The 7 Things You Need for an Ergonomic Workstation

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After years of slumping at a desk, I’ve begun to suffer the aches that come from having a poor work-space setup. The stiff chair, the desk that’s too tall and the cramped laptop keyboard have all become literal pains in the neck (and shoulders and back and elsewhere). If your home-office setup is less than ideal, it may be time to upgrade the space ergonomically, especially now that most nonessential businesses plan to keep employees working from home indefinitely.

Experts agree that an ergonomic workstation — one that supports your body in a neutral position — can reduce the risk of discomfort or pain that these stressors cause our bodies. This means: Your neck isn’t bent back or down or contorted, your arms aren’t lifted or extended out to the side of your body, your wrists and hands aren’t bent up or sideways, and your spine isn’t twisted. An ergonomic workstation will help you sit comfortably at a computer, even for long stints. (But you should still remember to take breaks and move every hour at least.)

Here’s how to set up a work space that fits and supports you best, based on advice from ergonomics experts and what we at Wirecutter have found over years of testing home-office furniture and gear.

Take a seat at your desk. With your back pressed against the backrest, do your lower and mid-back feel cushioned, or are there gaps between your spine and the chair? The best office chairs support the natural S-curve of your back, offering what’s known as lumbar support. Cornell University ergonomics professor Alan Hedge told us that if your lower back isn’t supported by the chair, you need that support.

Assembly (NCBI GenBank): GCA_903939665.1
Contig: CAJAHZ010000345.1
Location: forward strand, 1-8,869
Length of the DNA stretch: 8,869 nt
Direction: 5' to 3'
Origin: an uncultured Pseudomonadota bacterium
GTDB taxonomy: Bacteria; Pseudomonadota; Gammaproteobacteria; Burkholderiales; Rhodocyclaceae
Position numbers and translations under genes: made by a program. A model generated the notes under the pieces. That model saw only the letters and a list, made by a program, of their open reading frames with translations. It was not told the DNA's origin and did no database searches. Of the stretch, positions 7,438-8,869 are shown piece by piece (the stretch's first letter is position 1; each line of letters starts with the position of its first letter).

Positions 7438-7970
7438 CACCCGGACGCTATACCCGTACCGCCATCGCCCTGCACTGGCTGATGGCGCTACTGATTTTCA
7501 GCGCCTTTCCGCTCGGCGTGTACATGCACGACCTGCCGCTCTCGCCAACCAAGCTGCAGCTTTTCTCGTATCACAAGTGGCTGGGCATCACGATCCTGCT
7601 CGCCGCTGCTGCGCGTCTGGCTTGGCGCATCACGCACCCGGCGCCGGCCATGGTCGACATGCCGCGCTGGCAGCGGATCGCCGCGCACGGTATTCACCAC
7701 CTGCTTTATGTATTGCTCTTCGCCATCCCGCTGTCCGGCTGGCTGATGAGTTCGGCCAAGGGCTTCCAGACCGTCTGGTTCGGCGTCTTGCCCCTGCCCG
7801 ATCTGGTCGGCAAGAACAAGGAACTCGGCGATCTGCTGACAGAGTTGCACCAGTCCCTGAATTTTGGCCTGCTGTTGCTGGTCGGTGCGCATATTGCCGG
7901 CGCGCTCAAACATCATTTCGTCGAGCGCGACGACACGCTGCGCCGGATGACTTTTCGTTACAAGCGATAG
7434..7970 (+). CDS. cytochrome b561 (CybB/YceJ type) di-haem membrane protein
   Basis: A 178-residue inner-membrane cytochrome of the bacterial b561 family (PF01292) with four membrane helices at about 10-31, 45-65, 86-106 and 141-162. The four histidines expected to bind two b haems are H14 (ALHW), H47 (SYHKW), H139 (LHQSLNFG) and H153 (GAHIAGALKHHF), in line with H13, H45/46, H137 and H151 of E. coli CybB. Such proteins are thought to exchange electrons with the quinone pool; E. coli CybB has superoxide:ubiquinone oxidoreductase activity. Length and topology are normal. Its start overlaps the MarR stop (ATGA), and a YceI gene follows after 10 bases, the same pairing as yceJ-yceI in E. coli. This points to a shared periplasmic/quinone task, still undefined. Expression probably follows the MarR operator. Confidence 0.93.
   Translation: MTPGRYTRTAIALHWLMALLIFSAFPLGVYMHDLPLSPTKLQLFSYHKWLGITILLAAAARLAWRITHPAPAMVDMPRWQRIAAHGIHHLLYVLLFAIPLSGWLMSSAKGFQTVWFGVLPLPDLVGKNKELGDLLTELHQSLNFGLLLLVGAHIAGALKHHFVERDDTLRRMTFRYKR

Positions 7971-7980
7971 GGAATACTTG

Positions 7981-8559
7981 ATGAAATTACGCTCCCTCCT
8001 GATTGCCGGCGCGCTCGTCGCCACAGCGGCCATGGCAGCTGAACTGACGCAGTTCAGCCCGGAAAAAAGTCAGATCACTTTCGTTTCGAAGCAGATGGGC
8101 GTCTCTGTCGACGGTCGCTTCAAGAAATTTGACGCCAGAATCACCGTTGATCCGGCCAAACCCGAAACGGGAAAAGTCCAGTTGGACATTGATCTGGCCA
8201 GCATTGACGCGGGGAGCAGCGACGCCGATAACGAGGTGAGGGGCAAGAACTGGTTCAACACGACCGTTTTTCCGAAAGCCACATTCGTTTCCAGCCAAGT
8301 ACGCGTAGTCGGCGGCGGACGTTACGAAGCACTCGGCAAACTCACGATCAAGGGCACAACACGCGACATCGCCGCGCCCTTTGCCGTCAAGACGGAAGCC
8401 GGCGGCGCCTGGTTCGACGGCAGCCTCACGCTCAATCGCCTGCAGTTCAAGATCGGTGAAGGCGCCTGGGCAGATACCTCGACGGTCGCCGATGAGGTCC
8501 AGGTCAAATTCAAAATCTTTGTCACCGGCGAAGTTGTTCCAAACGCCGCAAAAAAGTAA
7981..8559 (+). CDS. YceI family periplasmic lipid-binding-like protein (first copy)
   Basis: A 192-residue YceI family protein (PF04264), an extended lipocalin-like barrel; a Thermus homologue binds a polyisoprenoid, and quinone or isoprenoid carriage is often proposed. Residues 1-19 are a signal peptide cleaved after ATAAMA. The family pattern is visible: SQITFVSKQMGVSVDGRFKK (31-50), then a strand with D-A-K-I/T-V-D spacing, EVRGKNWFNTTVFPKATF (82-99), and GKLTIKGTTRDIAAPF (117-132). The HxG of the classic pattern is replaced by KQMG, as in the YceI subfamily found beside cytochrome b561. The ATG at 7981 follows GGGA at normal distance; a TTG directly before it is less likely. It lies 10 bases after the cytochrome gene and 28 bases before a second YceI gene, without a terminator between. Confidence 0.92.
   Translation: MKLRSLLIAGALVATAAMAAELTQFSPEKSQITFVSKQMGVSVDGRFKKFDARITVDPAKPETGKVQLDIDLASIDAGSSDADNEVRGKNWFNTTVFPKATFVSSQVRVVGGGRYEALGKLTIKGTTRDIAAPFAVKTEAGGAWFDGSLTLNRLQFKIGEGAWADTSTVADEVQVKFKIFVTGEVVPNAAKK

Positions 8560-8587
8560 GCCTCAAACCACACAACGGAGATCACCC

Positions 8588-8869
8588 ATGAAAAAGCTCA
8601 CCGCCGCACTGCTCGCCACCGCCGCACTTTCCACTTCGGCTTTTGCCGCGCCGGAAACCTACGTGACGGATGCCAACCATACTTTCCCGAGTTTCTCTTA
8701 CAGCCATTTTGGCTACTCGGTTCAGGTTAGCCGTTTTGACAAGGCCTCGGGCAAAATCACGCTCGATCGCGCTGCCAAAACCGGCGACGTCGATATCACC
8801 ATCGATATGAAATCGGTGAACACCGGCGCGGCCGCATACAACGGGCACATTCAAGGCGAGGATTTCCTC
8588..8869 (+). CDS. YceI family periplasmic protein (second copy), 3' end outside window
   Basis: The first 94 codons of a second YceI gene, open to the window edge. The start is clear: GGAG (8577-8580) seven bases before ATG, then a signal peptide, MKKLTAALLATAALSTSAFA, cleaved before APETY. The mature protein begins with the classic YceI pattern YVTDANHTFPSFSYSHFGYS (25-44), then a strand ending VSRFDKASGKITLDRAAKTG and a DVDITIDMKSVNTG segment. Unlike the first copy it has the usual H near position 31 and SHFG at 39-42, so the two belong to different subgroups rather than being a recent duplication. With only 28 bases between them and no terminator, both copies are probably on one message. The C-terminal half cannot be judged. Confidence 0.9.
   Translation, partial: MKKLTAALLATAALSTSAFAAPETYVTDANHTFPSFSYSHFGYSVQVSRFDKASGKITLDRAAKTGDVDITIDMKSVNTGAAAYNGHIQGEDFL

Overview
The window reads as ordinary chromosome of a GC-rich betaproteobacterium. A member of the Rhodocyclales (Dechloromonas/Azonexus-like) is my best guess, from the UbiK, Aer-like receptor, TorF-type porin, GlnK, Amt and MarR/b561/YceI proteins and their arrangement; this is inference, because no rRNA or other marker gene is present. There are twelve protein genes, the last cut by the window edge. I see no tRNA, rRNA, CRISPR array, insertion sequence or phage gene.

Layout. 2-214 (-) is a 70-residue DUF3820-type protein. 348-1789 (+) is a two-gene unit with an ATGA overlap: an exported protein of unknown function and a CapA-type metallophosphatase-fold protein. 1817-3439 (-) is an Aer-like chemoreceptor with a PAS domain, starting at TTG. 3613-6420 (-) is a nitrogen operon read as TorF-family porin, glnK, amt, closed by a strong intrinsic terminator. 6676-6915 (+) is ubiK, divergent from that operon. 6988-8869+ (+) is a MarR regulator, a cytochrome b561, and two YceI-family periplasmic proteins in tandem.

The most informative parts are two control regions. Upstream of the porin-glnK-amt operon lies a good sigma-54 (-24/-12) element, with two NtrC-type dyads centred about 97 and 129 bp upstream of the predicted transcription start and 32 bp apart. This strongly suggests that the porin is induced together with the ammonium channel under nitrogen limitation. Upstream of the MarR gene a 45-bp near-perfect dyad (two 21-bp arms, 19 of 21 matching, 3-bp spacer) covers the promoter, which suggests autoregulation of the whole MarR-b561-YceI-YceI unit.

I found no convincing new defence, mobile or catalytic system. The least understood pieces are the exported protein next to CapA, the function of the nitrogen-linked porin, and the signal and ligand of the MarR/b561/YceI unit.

When you’re typing on a keyboard at your desk, your arms and wrists should be in a neutral position: parallel to the floor or angled down toward your lap to reduce strain. Typical desks are between 28 and 30 inches high — a good fit for people who are about 5 feet 10 inches or taller, but not ideal for anyone else.

Here’s another exercise: Place your hands over your keyboard as if you’re going to type. Now move your hands apart so they’re by your sides, shoulder-width apart. That should feel relieving and more relaxing, with less stress on your shoulders. Most keyboards aren’t designed for this position and instead force your hands inward so your shoulders are hunched.

An ergonomic keyboard is one that either has a low, flat profile or that tilts forward (the space bar is higher than the top row of keys) to keep your wrists in a neutral position. Peter Keir, professor of kinesiology at McMaster University in Ontario, told us, “If there are feet to pop up near the edge of your keyboard, do not use them. They act to extend your wrist — and most people have some extension to start.”

To protect your eyes from strain and fatigue, make sure you can see what’s on your monitor or laptop screen clearly, without having to crane or bend your neck. Place your display so your eye level is about two to three inches below the top of the screen and about an arm’s length away.

Any type of stress or anxiety can cause your muscles to tense up. So include things in your work space that will help you relax. These items might include:

Most important, you should play around with your setup. Try raising or lowering your monitor, adjusting your chair, or alternating between sitting and standing. Then note how your body feels after 30 minutes or more, and continue fine-tuning until you get to that Goldilocks level of your work space being “just right.”

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